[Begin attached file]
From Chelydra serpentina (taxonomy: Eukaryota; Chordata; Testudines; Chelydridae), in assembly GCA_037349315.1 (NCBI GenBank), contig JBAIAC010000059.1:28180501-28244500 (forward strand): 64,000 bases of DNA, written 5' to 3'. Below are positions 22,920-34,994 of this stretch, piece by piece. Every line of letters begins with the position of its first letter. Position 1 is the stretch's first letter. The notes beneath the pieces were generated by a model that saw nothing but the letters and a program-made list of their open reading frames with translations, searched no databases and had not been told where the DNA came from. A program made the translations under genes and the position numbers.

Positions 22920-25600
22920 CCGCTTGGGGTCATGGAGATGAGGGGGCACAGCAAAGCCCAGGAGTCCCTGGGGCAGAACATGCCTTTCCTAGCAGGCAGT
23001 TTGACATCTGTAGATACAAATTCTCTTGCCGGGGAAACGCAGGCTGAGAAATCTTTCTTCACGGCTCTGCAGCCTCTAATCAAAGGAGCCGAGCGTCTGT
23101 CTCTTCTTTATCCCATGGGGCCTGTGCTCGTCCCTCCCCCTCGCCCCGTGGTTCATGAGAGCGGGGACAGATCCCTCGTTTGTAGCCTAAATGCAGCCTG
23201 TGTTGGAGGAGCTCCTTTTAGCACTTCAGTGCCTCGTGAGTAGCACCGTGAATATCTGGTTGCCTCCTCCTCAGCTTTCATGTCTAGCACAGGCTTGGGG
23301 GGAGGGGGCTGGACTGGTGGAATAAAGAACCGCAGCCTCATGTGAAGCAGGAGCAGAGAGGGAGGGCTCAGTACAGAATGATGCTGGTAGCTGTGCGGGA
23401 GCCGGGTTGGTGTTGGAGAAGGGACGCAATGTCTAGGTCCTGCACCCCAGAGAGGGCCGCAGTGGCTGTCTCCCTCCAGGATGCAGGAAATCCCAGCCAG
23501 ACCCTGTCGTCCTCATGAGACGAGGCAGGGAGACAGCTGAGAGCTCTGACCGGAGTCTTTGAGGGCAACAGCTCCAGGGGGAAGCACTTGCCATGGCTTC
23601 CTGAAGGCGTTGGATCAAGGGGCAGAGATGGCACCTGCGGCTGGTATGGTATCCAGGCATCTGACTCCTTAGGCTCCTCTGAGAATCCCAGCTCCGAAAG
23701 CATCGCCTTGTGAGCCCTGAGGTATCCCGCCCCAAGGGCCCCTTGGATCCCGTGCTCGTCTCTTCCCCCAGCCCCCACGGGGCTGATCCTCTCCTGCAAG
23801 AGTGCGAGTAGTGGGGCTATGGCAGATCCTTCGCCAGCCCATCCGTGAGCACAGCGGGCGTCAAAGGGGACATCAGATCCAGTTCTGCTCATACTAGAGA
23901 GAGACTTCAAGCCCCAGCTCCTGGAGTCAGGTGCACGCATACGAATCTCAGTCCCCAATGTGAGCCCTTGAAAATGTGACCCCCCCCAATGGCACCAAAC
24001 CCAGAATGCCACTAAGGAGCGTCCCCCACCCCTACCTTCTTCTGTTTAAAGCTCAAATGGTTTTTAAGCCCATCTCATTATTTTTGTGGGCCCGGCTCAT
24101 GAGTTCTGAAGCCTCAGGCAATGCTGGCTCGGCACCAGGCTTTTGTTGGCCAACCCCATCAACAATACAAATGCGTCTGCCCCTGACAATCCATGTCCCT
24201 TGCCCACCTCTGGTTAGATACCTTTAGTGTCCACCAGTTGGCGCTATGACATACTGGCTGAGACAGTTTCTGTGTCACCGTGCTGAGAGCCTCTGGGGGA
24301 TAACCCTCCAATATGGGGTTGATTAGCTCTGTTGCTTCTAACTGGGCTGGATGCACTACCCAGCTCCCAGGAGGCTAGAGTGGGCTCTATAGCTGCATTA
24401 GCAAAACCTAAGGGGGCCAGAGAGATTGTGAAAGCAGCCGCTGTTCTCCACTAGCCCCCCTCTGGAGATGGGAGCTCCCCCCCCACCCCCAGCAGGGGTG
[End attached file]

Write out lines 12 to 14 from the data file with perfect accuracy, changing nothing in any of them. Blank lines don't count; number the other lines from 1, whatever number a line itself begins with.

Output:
23801 AGTGCGAGTAGTGGGGCTATGGCAGATCCTTCGCCAGCCCATCCGTGAGCACAGCGGGCGTCAAAGGGGACATCAGATCCAGTTCTGCTCATACTAGAGA
23901 GAGACTTCAAGCCCCAGCTCCTGGAGTCAGGTGCACGCATACGAATCTCAGTCCCCAATGTGAGCCCTTGAAAATGTGACCCCCCCCAATGGCACCAAAC
24001 CCAGAATGCCACTAAGGAGCGTCCCCCACCCCTACCTTCTTCTGTTTAAAGCTCAAATGGTTTTTAAGCCCATCTCATTATTTTTGTGGGCCCGGCTCAT